It’s a big advantage for the students who put in the extra 30 to 60 minutes attending a company’s information night. If you’re not familiar, an info night looks like this.
If the official career fair day for your university is on Wednesday, many companies will have an information night on Monday or Tuesday where they rent out a classroom. There, they’ll share more about the company, the open positions, the job responsibilities of each, and what they look for in applicants.
That information is helpful in its own right. And here’s the secret to going to these info nights, you get to make conversation with recruiters and hiring managers at the end. When you show a genuine intrigue in their company, they’ll remember you.
Then guess what applicants are the frontrunners for securing interviews and make the best impression at career fair? You guessed it, the ones who you already built rapport at the info night.
I received emails about most employer info nights, so stay up to date on your email inbox. If I were you, I’d also check your career services website or visit them in person to get the scoop on what companies are putting these info nights on.
Craft The Golden Resume
Though the most important aspect to winning job offers is how you interview, to get interviews your resume needs to be persuasive. That’s why bringing a top-notch resume to career fair is a must.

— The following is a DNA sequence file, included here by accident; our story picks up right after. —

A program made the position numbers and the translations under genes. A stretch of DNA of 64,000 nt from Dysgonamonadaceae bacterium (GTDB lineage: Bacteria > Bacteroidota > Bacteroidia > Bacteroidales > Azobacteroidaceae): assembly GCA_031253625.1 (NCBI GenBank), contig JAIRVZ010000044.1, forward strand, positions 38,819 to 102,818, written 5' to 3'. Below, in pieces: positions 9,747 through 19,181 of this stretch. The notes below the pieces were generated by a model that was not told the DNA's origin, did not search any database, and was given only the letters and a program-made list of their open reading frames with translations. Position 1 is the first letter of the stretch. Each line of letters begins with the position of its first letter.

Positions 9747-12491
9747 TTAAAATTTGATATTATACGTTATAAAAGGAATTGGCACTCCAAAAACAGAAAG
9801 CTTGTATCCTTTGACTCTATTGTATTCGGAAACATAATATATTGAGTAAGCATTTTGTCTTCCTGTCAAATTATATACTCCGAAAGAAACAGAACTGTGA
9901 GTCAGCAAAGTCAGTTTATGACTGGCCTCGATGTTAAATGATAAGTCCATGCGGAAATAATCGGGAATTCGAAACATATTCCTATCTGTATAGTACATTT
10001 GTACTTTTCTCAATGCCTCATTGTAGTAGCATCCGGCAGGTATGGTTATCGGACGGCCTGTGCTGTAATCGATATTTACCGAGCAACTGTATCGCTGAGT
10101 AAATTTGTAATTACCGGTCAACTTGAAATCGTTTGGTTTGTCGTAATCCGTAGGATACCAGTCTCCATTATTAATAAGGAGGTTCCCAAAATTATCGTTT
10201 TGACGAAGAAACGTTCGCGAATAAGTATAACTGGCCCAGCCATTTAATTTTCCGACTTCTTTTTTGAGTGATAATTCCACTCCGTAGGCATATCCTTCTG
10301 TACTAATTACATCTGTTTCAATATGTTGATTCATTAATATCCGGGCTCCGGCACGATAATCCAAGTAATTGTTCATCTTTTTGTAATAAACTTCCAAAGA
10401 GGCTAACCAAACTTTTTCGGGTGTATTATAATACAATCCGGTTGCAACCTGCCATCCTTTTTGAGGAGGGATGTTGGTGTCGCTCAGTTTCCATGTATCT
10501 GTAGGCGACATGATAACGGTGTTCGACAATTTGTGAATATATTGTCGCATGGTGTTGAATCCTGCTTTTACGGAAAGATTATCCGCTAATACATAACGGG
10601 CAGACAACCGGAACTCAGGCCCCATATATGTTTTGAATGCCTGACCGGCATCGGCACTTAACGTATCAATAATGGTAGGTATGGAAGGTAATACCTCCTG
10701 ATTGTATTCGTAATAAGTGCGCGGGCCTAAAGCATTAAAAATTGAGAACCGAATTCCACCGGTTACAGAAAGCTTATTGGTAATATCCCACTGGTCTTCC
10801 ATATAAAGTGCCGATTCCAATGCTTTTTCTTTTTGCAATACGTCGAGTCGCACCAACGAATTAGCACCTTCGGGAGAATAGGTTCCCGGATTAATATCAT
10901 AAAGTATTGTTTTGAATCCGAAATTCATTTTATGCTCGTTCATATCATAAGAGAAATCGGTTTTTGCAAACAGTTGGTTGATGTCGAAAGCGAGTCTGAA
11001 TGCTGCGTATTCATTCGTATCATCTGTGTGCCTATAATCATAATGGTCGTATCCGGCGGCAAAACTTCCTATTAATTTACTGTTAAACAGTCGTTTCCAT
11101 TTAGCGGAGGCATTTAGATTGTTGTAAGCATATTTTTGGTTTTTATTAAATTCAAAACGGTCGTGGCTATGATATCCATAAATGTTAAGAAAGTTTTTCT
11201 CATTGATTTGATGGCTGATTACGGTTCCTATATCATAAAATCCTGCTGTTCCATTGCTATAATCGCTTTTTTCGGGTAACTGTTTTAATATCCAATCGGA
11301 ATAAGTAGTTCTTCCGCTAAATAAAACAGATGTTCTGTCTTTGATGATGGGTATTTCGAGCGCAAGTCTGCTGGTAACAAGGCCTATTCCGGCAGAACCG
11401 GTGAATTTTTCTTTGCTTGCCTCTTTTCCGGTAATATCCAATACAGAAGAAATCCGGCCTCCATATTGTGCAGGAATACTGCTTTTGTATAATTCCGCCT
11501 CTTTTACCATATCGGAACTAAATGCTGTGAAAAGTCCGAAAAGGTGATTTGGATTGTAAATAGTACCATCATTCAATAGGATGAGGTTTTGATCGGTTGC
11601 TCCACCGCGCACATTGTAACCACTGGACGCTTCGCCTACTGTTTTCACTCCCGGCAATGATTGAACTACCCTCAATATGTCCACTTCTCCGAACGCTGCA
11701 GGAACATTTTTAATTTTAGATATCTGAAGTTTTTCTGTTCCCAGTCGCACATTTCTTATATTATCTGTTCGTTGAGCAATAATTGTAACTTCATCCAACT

For whatever reasons, students will throw all of their experiences on a paper and call it a resume. They don’t have any strategy behind it. And then they blast it out to as many companies as possible. These same students struggle to an interview, yet alone a job offer.
You can do that with your resume, too. Or you can make your life easier by ordering my bestselling book The Golden Resume. My book will show you how to follow the exact resume and interview strategies to land any job offer your heart desires.
This book is so great because it takes you through the psychology behind the job search, then gives you tangible action steps to be the best applicant possible.
Bring A Portfolio
Hey students without a portfolio, I have two questions. How are you going to carry the resumes you bring to career fair? And how are you going to collect important business cards and papers you collect without a portfolio?
Please don’t say in your hand. You’ll look like a disheveled mess with your hands full when you speak with companies. Even if you’re not flustered, you’ll give the appearance that you are if you’re carrying a bunch of resumes, business cards, and random papers in your hand. Trust me, it’s a bad look.
You can get a portfolio from Amazon or your campus bookstore for $15 to $30. Once you purchase this, it’s another thing you don’t need to worry about during the big day.
Pre-career fair preparation is complete and now it’s time to execute like a boss.
Show Up Right When It Starts
This is actually a huge detail, so please pay attention. You must show up right when career fair begins. There are no ifs, ands, or buts about it.
Why? Because students who show up near the end risk everything.
Being late could mean all the company’s interview slots are full. It could mean the employers are tired after a long day of speaking to hundreds of students, so they don’t give you their full attention. Or you run out of time to meet with your favorite companies.